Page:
By Sara Jerome,
From contamination risks to water main breaks, water utility pros ward off countless threats to clean water delivery on any given day. Yet for one utility, all that hard work was foiled this month by an unlikely foe: pesky teens.
Perry County, IN, recently had a run-in with the community’s youth.
“County Sheriff Alan Malone says three minors are in custody after a breach in Troy’s water storage tank. Troy Utilities discovered the doors to the water reservoir had been broken into, and the nearby community building was vandalized,” Tristate Homepage reported.
“Authorities in Perry County think they know who. Three juveniles were detained in connection to the break-ins. They face charges of tampering with the water supply, impairment of utilities, criminal mischief, burglary and theft,” the report said.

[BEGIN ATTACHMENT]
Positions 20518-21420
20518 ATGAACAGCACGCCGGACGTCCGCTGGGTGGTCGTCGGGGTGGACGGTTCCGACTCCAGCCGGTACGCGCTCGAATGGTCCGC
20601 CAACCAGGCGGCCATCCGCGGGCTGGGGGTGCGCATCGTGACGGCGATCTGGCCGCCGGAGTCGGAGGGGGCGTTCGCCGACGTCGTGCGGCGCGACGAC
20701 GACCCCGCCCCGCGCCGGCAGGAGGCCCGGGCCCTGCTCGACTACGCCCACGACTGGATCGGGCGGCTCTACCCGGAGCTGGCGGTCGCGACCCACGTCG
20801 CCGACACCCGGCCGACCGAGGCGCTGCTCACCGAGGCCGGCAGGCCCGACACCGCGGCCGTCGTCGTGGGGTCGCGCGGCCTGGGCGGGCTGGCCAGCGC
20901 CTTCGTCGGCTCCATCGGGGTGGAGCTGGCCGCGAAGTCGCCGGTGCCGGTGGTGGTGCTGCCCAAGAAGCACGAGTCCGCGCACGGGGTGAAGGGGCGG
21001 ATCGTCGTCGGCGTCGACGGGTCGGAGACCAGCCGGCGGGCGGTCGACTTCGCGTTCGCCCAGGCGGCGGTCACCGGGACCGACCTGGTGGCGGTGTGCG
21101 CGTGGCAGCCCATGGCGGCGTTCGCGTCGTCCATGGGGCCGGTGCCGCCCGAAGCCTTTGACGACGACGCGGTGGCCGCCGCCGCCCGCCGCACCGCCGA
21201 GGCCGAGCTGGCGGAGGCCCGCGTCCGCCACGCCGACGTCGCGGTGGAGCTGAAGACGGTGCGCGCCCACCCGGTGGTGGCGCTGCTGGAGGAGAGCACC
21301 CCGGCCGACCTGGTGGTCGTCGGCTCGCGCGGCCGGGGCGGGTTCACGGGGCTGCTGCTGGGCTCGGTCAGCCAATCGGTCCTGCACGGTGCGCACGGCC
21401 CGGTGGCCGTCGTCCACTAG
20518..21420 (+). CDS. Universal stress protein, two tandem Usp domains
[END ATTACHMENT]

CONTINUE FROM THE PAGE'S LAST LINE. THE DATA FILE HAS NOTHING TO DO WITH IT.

The utility shut down the reservoir and sent out a “do not consume” order to ratepayers. Issued on May 1, the order was lifted on May 3, according to The Evansville Courier & Press. Resolving the issue cost local government about $15,000, which paid to clean the reservoir, test samples, and buy bottled water for ratepayers, Tristate Homepage reported.
Troy Utilities Operations Manager Bernard Linn speculated on why it happened.
"I don't know, you know, I guess they were just out doing some damage. The way it looks to me, I think it was some teenagers doing some damage. That’s what I’d like to know. It don't make a bit of sense. I mean come on. You got three thousand people here you'd be affecting. Why would you want to do something like that?" he said, per the report.
The town purchased 330 cases of water to hand out to ratepayers.
The American Water Works Association journal noted in an article on vandalism that “risk assessment, security measures, and established emergency plans are vital components of system protection.”